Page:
Eric E. Linden, Petitioner Employee,
The Industrial Commission of Arizona, Respondent, All Pro Roofer & Home Improvements, Respondent/Employer, SCF of Arizona, Respondent Insurer.
Not For Publication See Ariz. R. Sup. Ct. 111(c); Ariz. R. Civ. App. P. 28(c).
SPECIAL ACTION – INDUSTRIAL COMMISSION ICA Claim No. 20113200125 Insurer No. 1106267 The Honorable Jacqueline Wohl, Administrative Law Judge
Eric E. Linden, Tucson Pro Se The Industrial Commission of Arizona, Phoenix By Andrew F. Wade Counsel for Respondent
SCF Arizona, Phoenix By James B. Stabler, Chief Counsel and Joseph N. Lodge, Assistant Counsel, Tucson Counsel for Respondent/Insurer
Judge Miller authored the decision of the Court, in which Presiding Judge Vásquez and Chief Judge Howard concurred.
¶1 In this statutory special action, petitioner Eric Linden challenges the decision of the administrative law judge (ALJ) denying him compensation for a knee injury and recalculating his temporary compensation. He also contends the ALJ erred in denying him a continuance of his hearing. We affirm the award.
Factual and Procedural Background
¶2 On review, we consider the evidence in the light most favorable to upholding the ALJ's findings and award. Polanco v. Indus. Comm'n, 214 Ariz. 489, ¶ 2, 154 P.3d 391, 392-93 (App. 2007). In October 2011, Linden was working at All Pro Roofer and Home Improvement (All Pro) when he fell off a ladder. Linden filed a claim for benefits with SCF Arizona, All Pro's insurance carrier, reporting that he had injured his left wrist, elbow, and shoulder. SCF accepted the claim and provided Linden with compensation benefits for temporary total disability.  On February 21, 2012, Linden's physical therapist sought authorization for therapy on Linden's left knee, but SCF denied authorization because the knee injury was not part of the claim.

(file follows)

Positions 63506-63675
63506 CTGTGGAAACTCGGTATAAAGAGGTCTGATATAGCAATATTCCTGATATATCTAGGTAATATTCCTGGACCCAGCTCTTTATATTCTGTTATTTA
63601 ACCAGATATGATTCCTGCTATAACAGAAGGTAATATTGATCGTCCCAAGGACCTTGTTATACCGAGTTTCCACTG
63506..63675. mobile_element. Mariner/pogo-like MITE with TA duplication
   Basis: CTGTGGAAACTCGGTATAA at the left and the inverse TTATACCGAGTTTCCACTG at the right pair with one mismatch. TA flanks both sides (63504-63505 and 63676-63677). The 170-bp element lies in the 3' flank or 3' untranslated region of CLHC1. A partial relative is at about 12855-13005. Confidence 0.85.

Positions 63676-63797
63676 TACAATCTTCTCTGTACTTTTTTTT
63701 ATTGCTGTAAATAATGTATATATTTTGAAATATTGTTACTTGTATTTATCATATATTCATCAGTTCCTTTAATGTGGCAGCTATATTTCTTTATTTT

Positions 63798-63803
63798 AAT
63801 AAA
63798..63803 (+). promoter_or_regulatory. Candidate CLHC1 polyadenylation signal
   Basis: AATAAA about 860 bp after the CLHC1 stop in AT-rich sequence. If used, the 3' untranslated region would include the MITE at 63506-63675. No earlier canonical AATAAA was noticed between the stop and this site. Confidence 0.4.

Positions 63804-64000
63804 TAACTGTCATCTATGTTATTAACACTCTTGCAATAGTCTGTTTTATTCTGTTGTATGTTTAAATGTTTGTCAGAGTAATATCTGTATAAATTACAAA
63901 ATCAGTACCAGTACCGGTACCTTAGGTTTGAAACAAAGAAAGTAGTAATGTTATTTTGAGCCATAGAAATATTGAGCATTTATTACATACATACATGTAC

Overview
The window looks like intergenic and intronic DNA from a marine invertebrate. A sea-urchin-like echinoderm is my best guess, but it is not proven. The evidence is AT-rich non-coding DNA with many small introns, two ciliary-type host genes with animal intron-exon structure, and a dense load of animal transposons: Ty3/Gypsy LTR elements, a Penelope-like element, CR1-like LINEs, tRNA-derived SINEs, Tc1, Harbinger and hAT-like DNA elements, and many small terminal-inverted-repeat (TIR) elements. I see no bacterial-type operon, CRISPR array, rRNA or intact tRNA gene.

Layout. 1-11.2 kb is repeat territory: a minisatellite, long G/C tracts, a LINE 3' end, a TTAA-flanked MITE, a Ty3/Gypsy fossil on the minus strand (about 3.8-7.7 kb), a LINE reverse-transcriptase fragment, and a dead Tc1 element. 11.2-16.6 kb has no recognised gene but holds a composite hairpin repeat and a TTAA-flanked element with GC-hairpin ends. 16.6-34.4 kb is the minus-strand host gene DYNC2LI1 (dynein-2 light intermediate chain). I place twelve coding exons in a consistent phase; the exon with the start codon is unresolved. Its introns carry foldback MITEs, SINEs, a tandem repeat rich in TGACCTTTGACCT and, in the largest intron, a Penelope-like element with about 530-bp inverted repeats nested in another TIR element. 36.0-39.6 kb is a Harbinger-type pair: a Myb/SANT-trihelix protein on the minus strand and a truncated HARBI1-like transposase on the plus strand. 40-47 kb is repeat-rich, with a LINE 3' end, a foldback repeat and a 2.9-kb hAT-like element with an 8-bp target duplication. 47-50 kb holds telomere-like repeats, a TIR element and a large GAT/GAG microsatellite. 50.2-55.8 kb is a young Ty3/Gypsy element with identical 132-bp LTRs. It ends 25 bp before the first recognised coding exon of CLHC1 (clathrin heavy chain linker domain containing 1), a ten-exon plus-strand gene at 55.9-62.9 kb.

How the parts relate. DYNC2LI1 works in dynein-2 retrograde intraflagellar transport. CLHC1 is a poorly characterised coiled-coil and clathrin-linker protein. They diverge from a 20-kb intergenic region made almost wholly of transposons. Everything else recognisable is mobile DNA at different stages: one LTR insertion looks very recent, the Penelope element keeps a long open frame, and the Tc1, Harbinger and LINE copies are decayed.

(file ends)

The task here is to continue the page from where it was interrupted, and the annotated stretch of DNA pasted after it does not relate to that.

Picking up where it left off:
¶3 Linden requested a hearing before the ALJ, claiming that SCF failed to pay the compensation benefits he was owed and incorrectly refused to authorize medical treatment, testing, and physical therapy for his knee. The ALJ held formal hearings in July and November 2012. In a decision issued in April 2013, she denied medical benefits related to Linden's left knee and concluded Linden's compensation benefits had been correctly calculated. Linden requested administrative review in May, and the ALJ affirmed the award on June 4, 2013. Linden filed a petition for special action. We have jurisdiction pursuant to A.R.S. § 12-120.21(A)(2).
Temporary Compensation Payments
¶4 Linden first contends SCF has been underpaying his temporary compensation. He does not dispute the calculation of his benefits; rather, he disputes the timing and amount of each payment.
¶5 An ALJ's computation of workers' compensation will not be set aside if it is reasonably supported by the evidence presented. See Bratz v. Indus. Comm'n, 178 Ariz. 359, 360, 873 P.2d 697, 698 (App. 1994) (calculation of average monthly wage); Schneidewind v. Indus. Comm'n, 120 Ariz. 363, 365, 586 P.2d 208, 210 (App. 1978) (calculation of loss of earning capacity). Questions of law related to the computation, however, are reviewed de novo. See Bulk Transp. v. Indus. Comm'n, 232 Ariz. 218, ¶ 7, 303 P.3d 529, 531 (App. 2013).
¶6 SCF granted Linden temporary total disability compensation and calculated his monthly compensation at $2, 638.83. SCF paid Linden $1, 214.64 every fourteen days. Linden does not dispute these figures. In his opening brief, however, Linden contends he was underpaid because he only received two checks per month, totaling $2, 429.38. Linden's error is in the difference between semimonthly and biweekly payments; he will occasionally receive three payments in one month, ...